Home/Veterans and Their Families: What Your Health Care Provider should know
Veterans and Their Families: What Your Health Care Provider should know 2017-01-30T17:54:43+00:00

If you would like more information or would like to file a claim for VA compensation and/or health care benefits, contact VetsFirst or online at htpp://helpdesk.vetsfirst.org/

Did You
Serve In The
U.S. Military?

The Department of Veterans Affairs has determined that certain illnesses have been associated with military service. Please check the lists of illnesses and health concerns that have been identified with service during the wars listed in this brochure. If you served during one or more of these periods of war and have any of the highlighted diseases, you may be eligible for compensation, benefits and health care.
VIETNAM WAR
Feb 28, 1961 – May 7, 1975
Persian Gulf War
August 2, 1990-Date to be determined, includes Operations Desert Shield and Desert Storm
Red checkmarkPTSD(Post-traumatic Stress Disorder) and related mental health disorders caused by PTSD: symptoms include re-experiencing the traumatic event, emotional numbing, and hyper-vigilance.
Red checkmarkExposure to Agent Orange (dioxin) and other toxic chemical herbicides: AL amyloidosis; acute and sub-acute peripheral neuropathy; adult onset Type II Diabetes mellitus (and subsequent complications); Chloracne; Hairy cell leukemia; Hodgkins disease; Ischemic (or ischaemic) heart disease; Parkinson’s disease; Porphyria Cutanea Tarda; non-Hodgkins lymphoma; cancers of the bronchus, larynx, lung, prostate, and trachea; soft tissue sarcomas other than osteosarcoma, chondrosarcoma, Kaposi’s sarcoma, and mesothelioma; chloracne or other acne-like similar diseases and poryphyria cutanea tarda if manifested within a year after the last date on which the veteran was exposed to the herbicidal agent during active military service.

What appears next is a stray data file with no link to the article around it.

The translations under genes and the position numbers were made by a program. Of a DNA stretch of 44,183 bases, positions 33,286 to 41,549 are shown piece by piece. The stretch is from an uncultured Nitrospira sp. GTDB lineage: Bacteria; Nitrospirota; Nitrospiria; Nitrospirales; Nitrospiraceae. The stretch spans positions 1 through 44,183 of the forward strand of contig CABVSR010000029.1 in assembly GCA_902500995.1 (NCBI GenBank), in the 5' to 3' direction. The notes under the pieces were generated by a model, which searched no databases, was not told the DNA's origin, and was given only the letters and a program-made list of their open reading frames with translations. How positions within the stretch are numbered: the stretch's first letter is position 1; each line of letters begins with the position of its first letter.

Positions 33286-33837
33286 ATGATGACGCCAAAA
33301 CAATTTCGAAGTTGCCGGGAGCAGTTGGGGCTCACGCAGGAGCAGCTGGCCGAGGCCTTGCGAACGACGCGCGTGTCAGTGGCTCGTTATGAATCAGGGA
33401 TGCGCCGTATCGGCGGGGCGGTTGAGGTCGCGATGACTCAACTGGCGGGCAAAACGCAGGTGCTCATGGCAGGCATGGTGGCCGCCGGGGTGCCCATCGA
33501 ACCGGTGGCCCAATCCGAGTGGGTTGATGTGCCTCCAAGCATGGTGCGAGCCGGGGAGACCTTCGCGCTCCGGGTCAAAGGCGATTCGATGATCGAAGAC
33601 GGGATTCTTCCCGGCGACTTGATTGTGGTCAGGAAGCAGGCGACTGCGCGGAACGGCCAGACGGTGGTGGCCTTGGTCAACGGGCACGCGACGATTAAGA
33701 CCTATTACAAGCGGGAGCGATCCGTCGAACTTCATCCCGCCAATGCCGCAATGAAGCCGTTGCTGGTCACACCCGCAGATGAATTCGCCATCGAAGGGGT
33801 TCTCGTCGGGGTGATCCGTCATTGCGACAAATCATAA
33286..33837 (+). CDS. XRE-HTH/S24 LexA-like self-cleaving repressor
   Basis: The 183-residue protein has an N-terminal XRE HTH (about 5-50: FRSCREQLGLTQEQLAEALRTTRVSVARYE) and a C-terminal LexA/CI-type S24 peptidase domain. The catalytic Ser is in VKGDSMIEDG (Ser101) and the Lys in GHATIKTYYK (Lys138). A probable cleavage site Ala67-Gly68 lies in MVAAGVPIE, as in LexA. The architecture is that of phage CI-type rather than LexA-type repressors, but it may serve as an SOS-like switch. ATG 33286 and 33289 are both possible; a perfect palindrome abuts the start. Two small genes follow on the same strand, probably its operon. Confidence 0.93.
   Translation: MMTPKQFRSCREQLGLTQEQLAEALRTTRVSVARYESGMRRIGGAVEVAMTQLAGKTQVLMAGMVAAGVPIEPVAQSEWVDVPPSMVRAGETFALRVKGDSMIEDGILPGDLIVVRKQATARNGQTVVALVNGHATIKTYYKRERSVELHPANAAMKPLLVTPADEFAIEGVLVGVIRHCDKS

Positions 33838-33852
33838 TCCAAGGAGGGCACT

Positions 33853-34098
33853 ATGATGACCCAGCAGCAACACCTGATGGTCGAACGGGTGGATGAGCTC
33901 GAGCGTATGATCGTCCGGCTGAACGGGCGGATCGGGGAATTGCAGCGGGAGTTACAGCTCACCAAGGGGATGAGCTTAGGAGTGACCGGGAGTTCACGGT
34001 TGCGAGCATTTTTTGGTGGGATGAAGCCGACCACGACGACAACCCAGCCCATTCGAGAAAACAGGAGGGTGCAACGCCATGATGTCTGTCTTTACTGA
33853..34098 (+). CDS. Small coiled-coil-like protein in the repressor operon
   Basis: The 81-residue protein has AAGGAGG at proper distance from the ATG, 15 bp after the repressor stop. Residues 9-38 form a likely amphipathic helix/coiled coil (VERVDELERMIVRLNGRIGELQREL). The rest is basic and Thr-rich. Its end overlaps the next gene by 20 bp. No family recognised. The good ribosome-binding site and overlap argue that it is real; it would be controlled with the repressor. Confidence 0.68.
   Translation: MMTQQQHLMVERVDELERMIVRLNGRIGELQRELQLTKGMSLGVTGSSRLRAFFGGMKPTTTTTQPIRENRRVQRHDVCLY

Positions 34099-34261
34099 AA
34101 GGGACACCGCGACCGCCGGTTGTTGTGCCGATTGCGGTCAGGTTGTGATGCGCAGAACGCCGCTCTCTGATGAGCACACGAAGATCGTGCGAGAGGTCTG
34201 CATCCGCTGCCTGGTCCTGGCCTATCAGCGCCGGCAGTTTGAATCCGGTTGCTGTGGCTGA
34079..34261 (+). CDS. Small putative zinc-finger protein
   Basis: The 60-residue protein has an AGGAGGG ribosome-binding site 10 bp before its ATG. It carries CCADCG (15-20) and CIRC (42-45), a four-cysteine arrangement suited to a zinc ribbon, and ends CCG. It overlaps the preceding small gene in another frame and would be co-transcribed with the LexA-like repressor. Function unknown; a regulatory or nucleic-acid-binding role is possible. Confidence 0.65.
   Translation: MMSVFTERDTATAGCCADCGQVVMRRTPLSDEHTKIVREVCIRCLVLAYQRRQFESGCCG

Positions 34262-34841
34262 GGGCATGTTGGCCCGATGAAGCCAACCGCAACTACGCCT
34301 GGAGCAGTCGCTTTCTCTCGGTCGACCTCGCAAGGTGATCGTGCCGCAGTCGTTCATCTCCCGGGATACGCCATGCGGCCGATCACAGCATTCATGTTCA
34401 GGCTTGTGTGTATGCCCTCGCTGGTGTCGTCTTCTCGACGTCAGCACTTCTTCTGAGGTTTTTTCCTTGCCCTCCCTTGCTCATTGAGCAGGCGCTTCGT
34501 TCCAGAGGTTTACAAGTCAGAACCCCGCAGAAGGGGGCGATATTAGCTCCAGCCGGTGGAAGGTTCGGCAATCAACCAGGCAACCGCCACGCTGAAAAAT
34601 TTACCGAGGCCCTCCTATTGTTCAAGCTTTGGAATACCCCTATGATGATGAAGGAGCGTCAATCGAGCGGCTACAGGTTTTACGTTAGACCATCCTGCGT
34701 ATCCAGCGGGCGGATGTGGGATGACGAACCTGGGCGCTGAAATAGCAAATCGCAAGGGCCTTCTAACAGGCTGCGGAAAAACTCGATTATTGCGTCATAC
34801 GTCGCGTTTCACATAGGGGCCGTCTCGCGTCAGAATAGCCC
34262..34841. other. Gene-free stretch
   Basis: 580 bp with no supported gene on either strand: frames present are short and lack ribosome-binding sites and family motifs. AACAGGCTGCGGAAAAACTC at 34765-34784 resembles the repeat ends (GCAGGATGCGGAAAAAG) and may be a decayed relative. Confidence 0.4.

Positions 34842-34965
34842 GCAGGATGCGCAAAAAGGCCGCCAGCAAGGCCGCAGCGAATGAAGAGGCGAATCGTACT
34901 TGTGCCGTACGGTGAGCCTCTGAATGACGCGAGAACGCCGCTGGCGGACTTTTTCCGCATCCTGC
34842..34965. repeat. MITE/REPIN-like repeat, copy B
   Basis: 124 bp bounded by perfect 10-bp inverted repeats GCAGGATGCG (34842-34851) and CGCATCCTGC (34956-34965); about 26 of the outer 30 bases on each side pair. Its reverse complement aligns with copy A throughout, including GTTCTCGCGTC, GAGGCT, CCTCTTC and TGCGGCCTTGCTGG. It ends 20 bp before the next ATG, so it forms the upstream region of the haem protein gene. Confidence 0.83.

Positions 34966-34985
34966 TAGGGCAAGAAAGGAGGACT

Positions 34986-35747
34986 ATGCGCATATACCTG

Red checkmarkBirth defects: spina bifida in children born to either male or female Vietnam veterans.
Red checkmark Birth defects in children born to female Vietnam veterans: achondroplasia; cleft lip and cleft palate; congenital heart disease; congenital clubfoot; esophageal and intestinal atresia; Hallerman-Streiff syndrome; hip dysplasia; Hirschprung’s disease; hydrocephalus due to aqueductal stenosis; hypospadias; imperforate anus; neural tube defects; Poland syndrome; pyloric stenosis; syndactyly; tracheoesophageal fistula; undescended testicles; and Williams syndrome.
Red checkmarkHepatitis B, Hepatitis C, HIV/AIDS
Red checkmarkSubstance abuse
Red checkmarkMilitary Sexual Trauma
Red checkmarkPTSD(Post-traumatic Stress Disorder) and related mental health disorders caused by PTSD: symptoms include re-experiencing the traumatic event, emotional numbing, and hyper-vigilance.
Red checkmarkGulf War Illness: medically unexplained chronic, multi-symptom illnesses defined by a cluster of symptoms that have existed for six months or more, including chronic fatigue syndrome, fibromyalgia, and irritable bowel syndrome; may also include headaches, muscle pain, skin disorders, neurological symptoms, weight loss, and menstrual disorders.